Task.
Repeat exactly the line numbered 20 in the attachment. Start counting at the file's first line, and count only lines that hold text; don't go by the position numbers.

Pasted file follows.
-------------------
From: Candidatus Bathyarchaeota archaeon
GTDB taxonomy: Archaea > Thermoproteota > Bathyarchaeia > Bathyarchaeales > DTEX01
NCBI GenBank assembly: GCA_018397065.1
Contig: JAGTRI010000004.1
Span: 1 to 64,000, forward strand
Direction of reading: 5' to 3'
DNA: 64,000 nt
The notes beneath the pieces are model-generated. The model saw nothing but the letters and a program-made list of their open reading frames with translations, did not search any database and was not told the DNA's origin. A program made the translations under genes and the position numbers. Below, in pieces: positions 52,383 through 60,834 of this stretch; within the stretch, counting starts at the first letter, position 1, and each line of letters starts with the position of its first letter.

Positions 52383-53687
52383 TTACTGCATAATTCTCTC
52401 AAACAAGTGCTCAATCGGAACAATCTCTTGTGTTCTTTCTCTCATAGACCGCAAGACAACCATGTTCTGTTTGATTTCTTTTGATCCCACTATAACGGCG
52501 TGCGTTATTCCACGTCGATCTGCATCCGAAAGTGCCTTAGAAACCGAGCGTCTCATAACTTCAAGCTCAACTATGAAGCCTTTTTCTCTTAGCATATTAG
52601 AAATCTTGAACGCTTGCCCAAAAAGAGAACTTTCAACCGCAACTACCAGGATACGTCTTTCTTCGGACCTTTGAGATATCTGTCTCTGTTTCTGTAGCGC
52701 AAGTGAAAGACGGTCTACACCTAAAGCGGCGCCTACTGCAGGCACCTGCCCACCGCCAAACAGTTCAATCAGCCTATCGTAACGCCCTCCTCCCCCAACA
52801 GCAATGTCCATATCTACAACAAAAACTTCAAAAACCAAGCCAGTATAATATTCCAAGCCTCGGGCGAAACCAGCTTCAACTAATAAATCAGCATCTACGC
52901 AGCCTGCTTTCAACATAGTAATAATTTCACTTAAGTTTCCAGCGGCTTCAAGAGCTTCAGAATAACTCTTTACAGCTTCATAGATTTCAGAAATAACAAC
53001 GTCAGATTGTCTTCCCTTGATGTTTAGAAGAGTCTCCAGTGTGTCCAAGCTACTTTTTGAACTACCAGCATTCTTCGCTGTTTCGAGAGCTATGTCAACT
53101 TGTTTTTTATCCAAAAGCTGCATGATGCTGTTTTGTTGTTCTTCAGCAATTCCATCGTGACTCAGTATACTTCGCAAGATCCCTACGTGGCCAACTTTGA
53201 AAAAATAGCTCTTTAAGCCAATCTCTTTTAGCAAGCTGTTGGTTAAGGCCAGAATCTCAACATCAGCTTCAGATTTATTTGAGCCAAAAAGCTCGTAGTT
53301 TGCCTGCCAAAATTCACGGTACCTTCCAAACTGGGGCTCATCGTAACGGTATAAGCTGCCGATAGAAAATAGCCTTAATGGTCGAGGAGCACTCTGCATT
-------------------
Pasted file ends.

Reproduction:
53301 TGCCTGCCAAAATTCACGGTACCTTCCAAACTGGGGCTCATCGTAACGGTATAAGCTGCCGATAGAAAATAGCCTTAATGGTCGAGGAGCACTCTGCATT